People compare living costs from the past and now, realize we're living in a world built for the rich

Economists warn that as global inflation continues to increase, the United States is on the cusp of a cost-of-living disaster. The U.S. Federal Reserve raised interest rates for the first time in more than two decades, stepping up its fight against rapidly growing prices, according to the BBC. Federal Reserve Chairman Jerome Powell said in a press conference, "Inflation is much too high and we understand the hardship it is causing. We are moving expeditiously to bring it back down."
Banks will make borrowing more expensive for individuals, corporations and governments by hiking interest rates. They anticipate that this will reduce demand for products and services, hence reducing price inflation. Nonetheless, according to a price index review, about 67% of Americans are worried about their cost of living.

Nicole Thomas-Kennedy, who campaigned for Seattle city attorney in 2021 in Washington, reportedly compared her present financial status to that of two decades earlier. She wrote in a tweet, "20 years ago, working as a server, I lived in a corner 1 bdrm apt downtown with amazing water views for $700/month." She further added, "A similar apt now $3,600/month, more than 5x as much. As a lawyer at age 47 I am unable to afford living in the apartment I did at age 27 while waiting tables."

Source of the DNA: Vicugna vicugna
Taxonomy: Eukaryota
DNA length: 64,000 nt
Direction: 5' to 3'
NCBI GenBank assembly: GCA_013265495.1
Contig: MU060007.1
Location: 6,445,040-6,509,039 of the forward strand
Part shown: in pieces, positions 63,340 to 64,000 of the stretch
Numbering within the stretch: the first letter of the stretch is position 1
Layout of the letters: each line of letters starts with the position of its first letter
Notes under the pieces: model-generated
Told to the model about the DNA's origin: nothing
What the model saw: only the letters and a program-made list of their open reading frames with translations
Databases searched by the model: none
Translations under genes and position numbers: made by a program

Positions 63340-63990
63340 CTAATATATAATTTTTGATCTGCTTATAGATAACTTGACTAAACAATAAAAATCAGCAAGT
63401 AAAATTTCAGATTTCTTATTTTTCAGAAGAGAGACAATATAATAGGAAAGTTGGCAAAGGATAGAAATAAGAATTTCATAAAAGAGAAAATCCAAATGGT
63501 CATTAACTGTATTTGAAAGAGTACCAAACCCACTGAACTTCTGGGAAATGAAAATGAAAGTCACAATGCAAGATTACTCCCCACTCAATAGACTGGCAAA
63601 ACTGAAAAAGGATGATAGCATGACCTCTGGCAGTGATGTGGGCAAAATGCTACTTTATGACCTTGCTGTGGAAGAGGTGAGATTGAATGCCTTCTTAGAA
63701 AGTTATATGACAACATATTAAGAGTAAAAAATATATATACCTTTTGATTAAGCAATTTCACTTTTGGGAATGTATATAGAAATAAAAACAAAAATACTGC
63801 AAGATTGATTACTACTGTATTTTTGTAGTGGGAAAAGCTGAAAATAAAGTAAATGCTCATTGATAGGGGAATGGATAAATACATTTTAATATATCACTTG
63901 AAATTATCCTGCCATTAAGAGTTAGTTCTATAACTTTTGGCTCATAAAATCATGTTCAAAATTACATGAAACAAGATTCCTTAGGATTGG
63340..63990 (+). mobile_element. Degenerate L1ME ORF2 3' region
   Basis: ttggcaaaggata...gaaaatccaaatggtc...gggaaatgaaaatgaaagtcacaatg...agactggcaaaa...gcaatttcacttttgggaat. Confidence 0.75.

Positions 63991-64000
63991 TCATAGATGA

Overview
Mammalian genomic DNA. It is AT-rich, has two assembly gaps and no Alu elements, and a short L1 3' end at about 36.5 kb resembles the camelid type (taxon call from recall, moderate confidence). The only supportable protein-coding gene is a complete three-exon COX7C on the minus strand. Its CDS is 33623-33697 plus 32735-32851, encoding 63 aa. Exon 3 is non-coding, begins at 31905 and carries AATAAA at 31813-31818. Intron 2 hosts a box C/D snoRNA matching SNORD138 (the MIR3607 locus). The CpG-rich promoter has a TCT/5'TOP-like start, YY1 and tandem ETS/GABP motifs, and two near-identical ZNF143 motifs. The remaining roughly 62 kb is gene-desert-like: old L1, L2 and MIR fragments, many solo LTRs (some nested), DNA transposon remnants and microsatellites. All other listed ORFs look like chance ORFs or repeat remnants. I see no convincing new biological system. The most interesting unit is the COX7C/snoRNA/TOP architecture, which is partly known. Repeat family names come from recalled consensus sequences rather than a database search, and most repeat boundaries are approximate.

She further explained she now has "a small family" and "practice public interest law which is not the best paying." She also has six figures in student debt and is struggling. She added in a subsequent tweet, "Despite these differences, I still make significantly more money now than I did back then, but because of the astronomical cost of housing I have a very similar standard of living."

She said that after adding "medical and childcare along with housing into running in place mix," the financial stress is a lot. She added that her partner is a therapist and she is not going through the financial burdens alone but it is still difficult to manage. "I cannot imagine what it's like for single parents. I really and truly do not get how they are doing it," she wrote.

Several people on Twitter started pulling out their household incomes to emphasize inflation. A Twitter user shared, "The apartment I lived in back in 1996 with a roommate while I was in grad school most recently was listed for $2.2 million & the monthly condo fee is $3,100. I paid $400." Another added, "Long story short. If your family didn’t own a home before 2008 there is a very slim chance that you will ever own a home. The only way to get a home now is to be given one by your family. And people say this generation doesn’t want to work. Work for what?"

"What I find funny and sad is that the ultra-wealthy in many places have priced out the poor, the people who do service jobs. There’s no one to work at restaurants and gas stations because no one can afford to live there," noted another.

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